Ergonomics were improved by moving the footpegs down and forward, and wind protection was enhanced with a larger windscreen that can be adjusted over a 2.4-inch range without tools. A revised instrument panel, new LED taillight and stiffer subframe (to accommodate the KQR saddlebags) round out the long list of improvements.

The 2015 Kawasaki Versys 650 ABS and Versys 650 LT will be available in Candy Lime Green or Pearl Stardust White.

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The Versys 1000 has engine power modes, traction control and ABS.
The Versys 1000 has engine power modes, traction control and ABS.

Although new to the U.S., at the heart of the Versys 1000 LT is an engine familiar to fans of Kawasaki’s street-oriented, liter-class sportbikes—a version of the liquid-cooled, DOHC, 4-valve 1,043cc in-line four found in the Ninja 1000 and Z1000, which offers smooth, tractable power. Full and Low engine power modes and three-mode KTRC traction control are standard. The 6-speed transmission is aided by an Assist and Slipper Clutch, and a chain sends power to the rear wheel.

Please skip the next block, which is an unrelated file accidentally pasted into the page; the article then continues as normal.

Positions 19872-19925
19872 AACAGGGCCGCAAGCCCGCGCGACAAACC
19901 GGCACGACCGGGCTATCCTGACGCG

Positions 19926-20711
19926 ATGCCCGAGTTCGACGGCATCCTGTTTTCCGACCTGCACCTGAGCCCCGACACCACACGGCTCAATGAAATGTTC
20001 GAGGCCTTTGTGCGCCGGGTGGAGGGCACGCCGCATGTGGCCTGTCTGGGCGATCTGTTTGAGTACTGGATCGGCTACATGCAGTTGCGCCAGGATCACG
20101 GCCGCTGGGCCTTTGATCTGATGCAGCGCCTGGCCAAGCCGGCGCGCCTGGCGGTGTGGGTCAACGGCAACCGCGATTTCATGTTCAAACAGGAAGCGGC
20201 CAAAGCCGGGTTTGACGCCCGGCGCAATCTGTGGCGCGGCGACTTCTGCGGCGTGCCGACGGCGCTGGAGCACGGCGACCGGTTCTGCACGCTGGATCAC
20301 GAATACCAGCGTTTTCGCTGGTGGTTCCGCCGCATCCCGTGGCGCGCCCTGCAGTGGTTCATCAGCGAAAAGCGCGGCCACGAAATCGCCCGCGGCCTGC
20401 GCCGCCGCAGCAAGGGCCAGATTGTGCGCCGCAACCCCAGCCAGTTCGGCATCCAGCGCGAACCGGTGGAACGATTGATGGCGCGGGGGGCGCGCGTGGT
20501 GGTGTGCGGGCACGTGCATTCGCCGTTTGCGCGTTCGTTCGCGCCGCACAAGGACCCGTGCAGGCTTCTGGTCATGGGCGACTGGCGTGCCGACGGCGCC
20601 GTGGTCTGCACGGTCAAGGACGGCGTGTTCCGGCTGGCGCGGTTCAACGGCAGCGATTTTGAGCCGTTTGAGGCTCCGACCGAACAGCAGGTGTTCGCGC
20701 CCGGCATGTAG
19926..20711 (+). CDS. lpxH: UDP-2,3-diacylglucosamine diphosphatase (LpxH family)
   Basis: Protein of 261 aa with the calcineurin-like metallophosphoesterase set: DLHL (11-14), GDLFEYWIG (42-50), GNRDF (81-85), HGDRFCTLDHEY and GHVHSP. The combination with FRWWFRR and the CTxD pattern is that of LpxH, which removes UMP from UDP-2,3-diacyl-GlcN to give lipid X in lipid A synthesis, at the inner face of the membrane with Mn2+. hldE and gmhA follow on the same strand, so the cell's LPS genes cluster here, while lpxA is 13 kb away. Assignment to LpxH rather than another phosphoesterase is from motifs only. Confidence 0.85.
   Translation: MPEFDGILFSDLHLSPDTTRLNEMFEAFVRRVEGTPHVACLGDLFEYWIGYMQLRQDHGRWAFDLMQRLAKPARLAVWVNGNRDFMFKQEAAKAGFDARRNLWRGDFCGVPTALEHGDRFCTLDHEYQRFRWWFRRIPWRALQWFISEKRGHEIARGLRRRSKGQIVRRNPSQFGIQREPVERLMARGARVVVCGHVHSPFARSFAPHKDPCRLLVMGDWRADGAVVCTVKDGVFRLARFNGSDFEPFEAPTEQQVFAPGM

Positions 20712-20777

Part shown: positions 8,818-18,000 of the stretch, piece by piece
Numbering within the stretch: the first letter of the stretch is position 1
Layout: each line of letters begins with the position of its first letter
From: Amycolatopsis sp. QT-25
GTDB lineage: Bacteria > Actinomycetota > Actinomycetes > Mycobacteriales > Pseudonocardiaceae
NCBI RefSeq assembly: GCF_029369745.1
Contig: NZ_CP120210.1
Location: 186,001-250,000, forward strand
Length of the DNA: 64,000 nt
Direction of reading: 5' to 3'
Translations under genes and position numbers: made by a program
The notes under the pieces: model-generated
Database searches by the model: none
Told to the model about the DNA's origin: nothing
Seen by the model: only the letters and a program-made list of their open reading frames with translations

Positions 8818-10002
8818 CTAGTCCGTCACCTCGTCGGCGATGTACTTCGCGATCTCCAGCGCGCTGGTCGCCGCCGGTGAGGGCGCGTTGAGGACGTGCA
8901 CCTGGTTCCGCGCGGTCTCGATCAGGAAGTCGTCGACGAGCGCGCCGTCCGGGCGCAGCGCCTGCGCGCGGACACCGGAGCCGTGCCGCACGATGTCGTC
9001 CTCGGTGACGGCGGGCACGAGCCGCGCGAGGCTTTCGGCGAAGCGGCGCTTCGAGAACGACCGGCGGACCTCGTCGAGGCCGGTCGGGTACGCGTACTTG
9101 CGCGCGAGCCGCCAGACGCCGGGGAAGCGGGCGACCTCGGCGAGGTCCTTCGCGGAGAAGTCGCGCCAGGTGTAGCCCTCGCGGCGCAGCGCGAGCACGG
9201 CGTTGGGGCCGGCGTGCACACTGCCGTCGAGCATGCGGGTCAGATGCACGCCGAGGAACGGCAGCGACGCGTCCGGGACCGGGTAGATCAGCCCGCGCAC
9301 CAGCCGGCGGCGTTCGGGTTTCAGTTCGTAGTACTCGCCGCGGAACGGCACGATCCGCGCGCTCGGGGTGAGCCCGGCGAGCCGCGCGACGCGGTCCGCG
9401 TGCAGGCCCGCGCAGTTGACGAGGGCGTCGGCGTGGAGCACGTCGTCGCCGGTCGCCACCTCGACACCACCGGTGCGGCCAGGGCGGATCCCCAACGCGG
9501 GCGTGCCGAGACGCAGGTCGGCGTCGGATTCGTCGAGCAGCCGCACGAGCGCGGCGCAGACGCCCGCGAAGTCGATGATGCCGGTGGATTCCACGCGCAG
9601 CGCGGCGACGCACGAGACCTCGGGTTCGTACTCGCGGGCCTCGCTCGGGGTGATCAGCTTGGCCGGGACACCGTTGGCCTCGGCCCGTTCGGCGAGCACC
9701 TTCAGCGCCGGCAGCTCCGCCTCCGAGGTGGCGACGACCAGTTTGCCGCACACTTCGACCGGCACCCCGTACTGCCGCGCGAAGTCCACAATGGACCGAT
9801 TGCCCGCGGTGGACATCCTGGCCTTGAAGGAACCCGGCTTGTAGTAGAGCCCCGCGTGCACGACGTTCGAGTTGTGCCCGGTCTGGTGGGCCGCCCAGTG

A twin-spar aluminum frame offers sportbike-like lightness and rigidity. With 5.9 inches of travel front and rear, the 43mm male-slider KYB fork and horizontal back-link shock offer rebound and spring preload adjustability, with a remote knob for dialing in rear preload. Triple-disc brakes with standard ABS slow things down, and Bridgestone Battlax T30 sport-touring tires provide plenty of grip and longevity.

Like the 650, the 1000 has a windscreen that can be adjusted for height without tools (over a 2.95-inch range), as well as a 33.1-inch seat height, 5.5-gallon fuel tank, 28-liter KQR saddlebags and hand guards, but the 1000 adds a center stand. Claimed curb weight figures are not yet available for any of the 2015 Versys models.

The 2015 Kawasaki Versys 1000 LT will be available in Candy Burnt Orange/Metallic Spark Black or Flat Ebony/Metallic Spark Black. All Versys models available in December, pricing will be released in November.

The Versys 650 LT and Versys 1000 LT are equipped with 28-liter Kawasaki Quick Release saddlebags.
The Versys 650 LT and Versys 1000 LT are equipped with 28-liter Kawasaki Quick Release saddlebags.
Hand guards are standard equipment on the Versys 650 LT and 1000 LT.
Hand guards are standard equipment on the Versys 650 LT and 1000 LT.

2 COMMENTS

  1. Very appealing for those of us who want a lighter sport-touring machine. And no pretensions about off road, thank god. Can’t wait for a road test and pricing. My Beemer is old and high mileage, so I am a candidate.

  2. I love the new lighter weight sport touring bikes like this one. Unfortunately, I have arthritis in my hands and my next bike needs to have cruise control or I’d jump on this 1000.
    I’ve got a 7 year old BMW and I’m still getting recalls on it! 🙁